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Successful pregnancy outcome in women with Recurrent Implantation Failure

Nadia Caroppo, MD
Head of the International Medical Team at Equipo Juana Crespo, Equipo Juana Crespo

Embryo Implantation, Failed IVF Cycles, Success Stories

From this video you will find out:
  • Why the diagnostic tests play such an important role in recurrent implantation failure?
  • Which factors can impact uterine receptivity in RIF?
  • What can be done to improve endometrial receptivity?
  • What are the methods for the investigation and treatment of RIF?

How is recurrent implantation failure treated?

In this webinar, Dr Nadia Caroppo, Gynaecologist and The Head of the International Medical Team at Equipo Juana Crespo, Valencia, presented discussed 1 tough real-life case about a couple after recurrent implantation failure. Dr Caroppo explained the main causes, and what steps should be taken to get to the final positive outcome.

How is recurrent implantation failure treated? - Questions and Answers

Were the embryos PGT-A tested? If not, it still would be good quality donor embryos? Why would you transfer 2 and impose a risk on that lady and the babies? What were your considerations?

PGT-A testing is not advised when you have donor eggs because the younger the eggs are, the lower probability of having abnormal embryos. That’s not something we advise doing unless a partner has an alteration in the chromosomal count that needs to be tested. Then we do it, but also if the couple has the desire to go ahead with PGT-A testing. We transferred 2 embryos because of her past medical history, she had chemical pregnancies with single embryo transfers, and after that, she never got pregnant with one embryo transfer. You have to personalize that, nowadays throughout the world, in every clinic, the gold standard is to transfer 1 single embryo and diminish the risk of a twin pregnancy, that’s correct, but sometimes you need more embryos just to get pregnant.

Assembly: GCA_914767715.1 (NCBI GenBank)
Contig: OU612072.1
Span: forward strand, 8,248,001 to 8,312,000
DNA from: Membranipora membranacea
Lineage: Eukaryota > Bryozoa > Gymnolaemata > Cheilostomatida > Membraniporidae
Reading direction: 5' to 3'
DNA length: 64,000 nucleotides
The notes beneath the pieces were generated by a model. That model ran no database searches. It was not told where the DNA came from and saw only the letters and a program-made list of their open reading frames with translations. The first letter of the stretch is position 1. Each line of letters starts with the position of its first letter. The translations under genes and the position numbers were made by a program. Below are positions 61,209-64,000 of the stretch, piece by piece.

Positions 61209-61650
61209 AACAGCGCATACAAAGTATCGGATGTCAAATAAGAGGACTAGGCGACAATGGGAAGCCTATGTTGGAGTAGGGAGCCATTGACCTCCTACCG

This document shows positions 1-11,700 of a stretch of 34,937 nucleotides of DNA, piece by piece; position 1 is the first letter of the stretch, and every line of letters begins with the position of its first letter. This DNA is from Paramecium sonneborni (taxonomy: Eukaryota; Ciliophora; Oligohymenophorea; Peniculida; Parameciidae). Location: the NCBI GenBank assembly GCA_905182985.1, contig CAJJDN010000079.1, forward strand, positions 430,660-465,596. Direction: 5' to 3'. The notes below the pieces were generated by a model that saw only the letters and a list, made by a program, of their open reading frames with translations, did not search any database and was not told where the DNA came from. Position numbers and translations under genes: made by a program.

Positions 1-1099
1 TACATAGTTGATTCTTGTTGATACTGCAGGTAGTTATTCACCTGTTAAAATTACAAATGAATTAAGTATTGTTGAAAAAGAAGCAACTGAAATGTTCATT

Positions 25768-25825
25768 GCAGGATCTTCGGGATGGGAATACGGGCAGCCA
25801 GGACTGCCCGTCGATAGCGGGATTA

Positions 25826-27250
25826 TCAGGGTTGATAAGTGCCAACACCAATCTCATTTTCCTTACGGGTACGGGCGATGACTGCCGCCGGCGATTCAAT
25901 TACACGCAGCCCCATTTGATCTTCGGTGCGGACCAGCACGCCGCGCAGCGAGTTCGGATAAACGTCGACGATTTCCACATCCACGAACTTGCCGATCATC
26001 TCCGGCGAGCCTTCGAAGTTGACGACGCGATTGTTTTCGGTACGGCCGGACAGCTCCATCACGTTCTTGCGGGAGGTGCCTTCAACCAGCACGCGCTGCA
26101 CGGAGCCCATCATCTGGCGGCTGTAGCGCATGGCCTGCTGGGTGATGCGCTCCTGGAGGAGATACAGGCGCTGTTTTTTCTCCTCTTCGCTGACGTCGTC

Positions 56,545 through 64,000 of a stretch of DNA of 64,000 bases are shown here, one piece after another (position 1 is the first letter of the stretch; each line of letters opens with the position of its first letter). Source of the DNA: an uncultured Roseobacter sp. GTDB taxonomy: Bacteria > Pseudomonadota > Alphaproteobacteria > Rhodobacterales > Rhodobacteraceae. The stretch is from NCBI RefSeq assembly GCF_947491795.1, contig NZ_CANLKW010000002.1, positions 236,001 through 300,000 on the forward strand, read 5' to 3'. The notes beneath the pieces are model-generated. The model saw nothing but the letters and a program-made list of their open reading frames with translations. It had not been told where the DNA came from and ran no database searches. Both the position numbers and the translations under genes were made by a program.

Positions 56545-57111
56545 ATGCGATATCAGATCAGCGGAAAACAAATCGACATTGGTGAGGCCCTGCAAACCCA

In this couple’s particular case, they got pregnant with twins, I told her I’m transferring 2 because you will get pregnant with one with all your history. She was so well-prepared she got pregnant with twins, so that just simply worked the best way. Some couples have to have a single embryo transfer, some others are not advised to do a single embryo transfer, it all depends on the couple and the history of those patients.

There was also high DNA fragmentation with a male. Did you do anything special to the sperm to improve quality?

Single chain DNA fragmentation is perfectly sorted out with ICSI. You can choose the sperm which moves the best and has a normal structure. When you have a double-strand DNA fragmentation, several techniques can be used like the FertileChip, MACS and other things to sort them out but you have to do them only if you have a normal count. If you have a male factor, that’s not good to do and in their particular case, they had very good embryos so that DNA fragmentation was not a problem for us and knowing that it’s a single chain and by selecting those sperms you just rule out the DNA fragmentation that’s it we didn’t use it in their case.